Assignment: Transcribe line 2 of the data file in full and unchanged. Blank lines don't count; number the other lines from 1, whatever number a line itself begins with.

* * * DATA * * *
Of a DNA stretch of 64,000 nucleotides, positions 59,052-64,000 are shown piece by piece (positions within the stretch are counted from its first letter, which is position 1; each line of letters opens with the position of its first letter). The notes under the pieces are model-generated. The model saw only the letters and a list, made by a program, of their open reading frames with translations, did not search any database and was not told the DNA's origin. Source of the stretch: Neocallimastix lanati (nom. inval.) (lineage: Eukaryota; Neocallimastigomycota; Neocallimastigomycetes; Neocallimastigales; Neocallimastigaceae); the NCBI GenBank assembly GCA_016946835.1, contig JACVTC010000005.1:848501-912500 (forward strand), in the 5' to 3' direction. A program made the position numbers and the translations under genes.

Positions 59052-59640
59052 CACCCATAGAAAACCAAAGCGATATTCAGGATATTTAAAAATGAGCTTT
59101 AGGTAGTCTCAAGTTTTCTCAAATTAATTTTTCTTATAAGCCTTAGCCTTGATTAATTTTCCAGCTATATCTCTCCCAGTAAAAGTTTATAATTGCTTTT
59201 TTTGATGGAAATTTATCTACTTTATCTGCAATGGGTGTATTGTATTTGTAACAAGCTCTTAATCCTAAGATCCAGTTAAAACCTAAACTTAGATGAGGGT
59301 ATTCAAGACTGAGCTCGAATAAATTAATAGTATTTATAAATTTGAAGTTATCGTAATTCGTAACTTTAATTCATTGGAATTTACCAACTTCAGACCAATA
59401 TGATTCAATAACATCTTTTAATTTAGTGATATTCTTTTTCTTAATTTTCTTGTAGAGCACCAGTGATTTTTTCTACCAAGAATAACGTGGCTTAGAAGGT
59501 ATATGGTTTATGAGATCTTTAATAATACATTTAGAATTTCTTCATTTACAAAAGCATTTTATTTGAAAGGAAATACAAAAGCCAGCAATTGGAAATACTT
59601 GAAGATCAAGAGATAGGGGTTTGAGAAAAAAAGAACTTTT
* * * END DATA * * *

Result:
Positions 59052-59640